A Market Neutral Statistical Arbitrage Trading Model01/01/95 07/02/97 01/01/00 07/02/020.500.511.522.533.544.5x 107DateSkrDevelopment of Our Default ModelAFGXAFGX 3m Moving AverageOur Model 3m Moving AverageOur ModelNet Position ShortErik LarssonLars LarssonJohan berg13th March 2003Larsson, Larsson and berg are students at the Stockholm School of Economics and the Royal Institute ofTechnology. The authors thank Patrik Sfvenblad (Head of Portfolio Management at RPM), Andrei Shleifer(Professor of Economics at Harvard), and Johan Ahlberg (Datastream expert) for helpful comments. Email:primus@kth.se (Erik), d98-lla@nada.kth.se (Lars) and 17774@student.hhs.se (Johan).AbstractThe momentum eect is a systematic ineciency in the market that can be exploitedby a trading strategy. This conclusion is supported by theoretical and empirical evidence.But the academic research that tries to quantify the performance of this kind of strategyoften relies on a methodology that is too simplistic. The question arises what performancea trader realistically could achieve in relation to the results presented in academic journals.To answer this, we have written a computer program to run simulations with the addedrealism of transaction costs and more advanced trading rules based on a wider array of datathan classic methodology allows. This has been done on Swedish stocks between 1995 and2001. We then compare the simulation based on our own advanced model with a simulationthat emulates a simplistic methodology.It is found that the negative impact on return of including transaction costs is outweighedby the lower risk attributed to our more advanced trading rules, as indicated by e.g. Sharpeand standard measures of risk. We can thus conclude that the momentum eect might beeven more attractive as a basis for a trading strategy than have been suggested in prioracademic research.As an academic paper, we think that the methodology (our simulation platform) used toobtain the conclusion in our thesis is more important than the conclusion itself. It is evidentthat a good evaluation of any trading strategy requires more realistic simulations than iscommonplace in academia today.Contents1 Introduction 11.1 Background . . . . . . . . . . . . . . . . . . . . . . . . . . . . . . . . . . . . . 11.2 Purpose . . . . . . . . . . . . . . . . . . . . . . . . . . . . . . . . . . . . . . . 21.3 Delimitation . . . . . . . . . . . . . . . . . . . . . . . . . . . . . . . . . . . . . 21.4 Outline and Readers Guide . . . . . . . . . . . . . . . . . . . . . . . . . . . . 22 Previous Research 42.1 Theoretical Justication for Momentum Strategies . . . . . . . . . . . . . . . 42.1.1 Ecient Markets . . . . . . . . . . . . . . . . . . . . . . . . . . . . . . 42.1.2 Data mining and Spurious Data . . . . . . . . . . . . . . . . . . . . . 62.2 A Model of Over- and Underreaction . . . . . . . . . . . . . . . . . . . . . . . 72.2.1 Conclusions and Discussion . . . . . . . . . . . . . . . . . . . . . . . . 122.3 Theoretical Motivation for the Stop-Loss Rule . . . . . . . . . . . . . . . . . . 142.4 Empirical Evidence Using CAR . . . . . . . . . . . . . . . . . . . . . . . . . . 152.4.1 The Momentum Eect . . . . . . . . . . . . . . . . . . . . . . . . . . . 152.4.2 The Role of Volume, Fundamental and Sentiment Variables . . . . . . 172.4.3 Conclusions . . . . . . . . . . . . . . . . . . . . . . . . . . . . . . . . . 183 An Overview of Our Model and Its Context 193.1 Dierent Hedge Fund Strategies . . . . . . . . . . . . . . . . . . . . . . . . . . 193.2 Our Model an Optimization Problem . . . . . . . . . . . . . . . . . . . . . . 203.3 Technical Specication of the Computer Program . . . . . . . . . . . . . . . . 224 Data 244.1 Description of the Data . . . . . . . . . . . . . . . . . . . . . . . . . . . . . . 245 Methodology Signal Generation and Risk Control 255.1 Signal Generation . . . . . . . . . . . . . . . . . . . . . . . . . . . . . . . . . . 255.2 Risk Control . . . . . . . . . . . . . . . . . . . . . . . . . . . . . . . . . . . . 265.3 Assumptions in Our Simulations . . . . . . . . . . . . . . . . . . . . . . . . . 275.3.1 Basic Assumptions of Our Trading Model . . . . . . . . . . . . . . . . 276 Results - Portfolio Simulations 296.1 Results of Our Trading Model . . . . . . . . . . . . . . . . . . . . . . . . . . . 296.1.1 Comments on the Results of Our Model . . . . . . . . . . . . . . . . . 326.1.2 Comparison with the Simplistic Momentum Strategy . . . . . . . . . . 337 Conclusions 35A Appendices 36A.1 Robustness . . . . . . . . . . . . . . . . . . . . . . . . . . . . . . . . . . . . . 36A.1.1 Four Criteria of Robustness . . . . . . . . . . . . . . . . . . . . . . . . 36A.1.2 Tables of Results for Robustness . . . . . . . . . . . . . . . . . . . . . 37A.1.3 Discussion on the Robustness of Our Model . . . . . . . . . . . . . . . 43A.2 Statistical Comparison of Our Model and the Simplistic Model . . . . . . . . 45A.2.1 Volatility . . . . . . . . . . . . . . . . . . . . . . . . . . . . . . . . . . 45A.2.2 Return . . . . . . . . . . . . . . . . . . . . . . . . . . . . . . . . . . . . 45A.3 Screenshot of the Program . . . . . . . . . . . . . . . . . . . . . . . . . . . . . 47A.4 A Day of Trading . . . . . . . . . . . . . . . . . . . . . . . . . . . . . . . . . . 48iA.5 A List of the Swedish Stocks Used . . . . . . . . . . . . . . . . . . . . . . . . 49A.6 Some Basic Financial and Statistical Concepts . . . . . . . . . . . . . . . . . 50iiList of Figures1 Realizations of earnings over 600 periods . . . . . . . . . . . . . . . . . . . . . 102 The essence of the momentum eect. . . . . . . . . . . . . . . . . . . . . . . . 113 Histogram of our simulation of the overreaction eect . . . . . . . . . . . . . 134 Histogram of our simulation of the underreaction eect . . . . . . . . . . . . . 135 Conceptual view of the computer system. . . . . . . . . . . . . . . . . . . . . 236 A diagram over the development of our model, compared with the same in-vestment in AFGX . . . . . . . . . . . . . . . . . . . . . . . . . . . . . . . . . 297 Histogram describing the distribution of the daily returns of our model . . . . 318 Histogram describing the distribution of the monthly returns of our model . . 319 The program in action . . . . . . . . . . . . . . . . . . . . . . . . . . . . . . . 47List of Tables1 Illustration of how the investor changes her beliefs . . . . . . . . . . . . . . . 92 A brief summary of empirical research on the momentum eect. . . . . . . . . 163 The momentum eect in Germany, compared with Jegadeesh-Titmans resultsfor USA . . . . . . . . . . . . . . . . . . . . . . . . . . . . . . . . . . . . . . . 174 The momentum eect in Sweden 1980-1999 . . . . . . . . . . . . . . . . . . . 185 Hedge fund history at a glance . . . . . . . . . . . . . . . . . . . . . . . . . . 196 Categorization of hedge funds . . . . . . . . . . . . . . . . . . . . . . . . . . . 207 Statistical Arbitrage . . . . . . . . . . . . . . . . . . . . . . . . . . . . . . . . 208 Performance Jan. 1990 - Dec. 1999 of various hedge fund categories . . . . . 219 Our strategy . . . . . . . . . . . . . . . . . . . . . . . . .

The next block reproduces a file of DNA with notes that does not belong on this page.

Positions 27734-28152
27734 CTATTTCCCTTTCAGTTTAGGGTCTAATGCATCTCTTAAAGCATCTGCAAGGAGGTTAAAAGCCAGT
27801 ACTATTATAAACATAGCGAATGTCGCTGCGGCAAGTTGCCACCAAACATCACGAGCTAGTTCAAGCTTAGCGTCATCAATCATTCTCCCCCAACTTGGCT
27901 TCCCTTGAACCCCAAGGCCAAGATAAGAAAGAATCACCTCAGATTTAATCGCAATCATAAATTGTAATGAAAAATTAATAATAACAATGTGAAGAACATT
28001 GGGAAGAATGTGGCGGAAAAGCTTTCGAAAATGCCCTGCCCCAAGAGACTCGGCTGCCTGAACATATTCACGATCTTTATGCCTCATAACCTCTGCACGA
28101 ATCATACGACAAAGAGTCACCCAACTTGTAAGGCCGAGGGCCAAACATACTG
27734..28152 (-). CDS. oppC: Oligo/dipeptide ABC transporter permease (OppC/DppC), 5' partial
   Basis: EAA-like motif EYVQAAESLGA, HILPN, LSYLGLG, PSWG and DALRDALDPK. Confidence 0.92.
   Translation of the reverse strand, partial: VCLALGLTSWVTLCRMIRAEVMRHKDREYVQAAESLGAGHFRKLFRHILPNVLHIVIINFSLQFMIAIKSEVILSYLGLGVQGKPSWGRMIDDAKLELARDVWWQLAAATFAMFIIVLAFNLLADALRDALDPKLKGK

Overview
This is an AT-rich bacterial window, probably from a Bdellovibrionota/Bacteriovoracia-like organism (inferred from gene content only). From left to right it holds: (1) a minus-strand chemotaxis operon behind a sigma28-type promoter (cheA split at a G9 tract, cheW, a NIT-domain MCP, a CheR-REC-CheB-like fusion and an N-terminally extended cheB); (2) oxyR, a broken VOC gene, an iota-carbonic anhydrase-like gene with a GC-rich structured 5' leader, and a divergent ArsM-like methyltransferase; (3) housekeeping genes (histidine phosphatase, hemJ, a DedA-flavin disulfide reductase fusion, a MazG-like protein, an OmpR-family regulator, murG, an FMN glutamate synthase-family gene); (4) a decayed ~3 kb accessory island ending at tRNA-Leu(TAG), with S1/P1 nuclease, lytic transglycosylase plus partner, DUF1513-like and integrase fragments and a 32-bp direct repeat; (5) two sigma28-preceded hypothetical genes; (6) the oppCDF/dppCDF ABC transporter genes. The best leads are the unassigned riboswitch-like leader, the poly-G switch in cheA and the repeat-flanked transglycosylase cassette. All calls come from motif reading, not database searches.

Recommended

View more >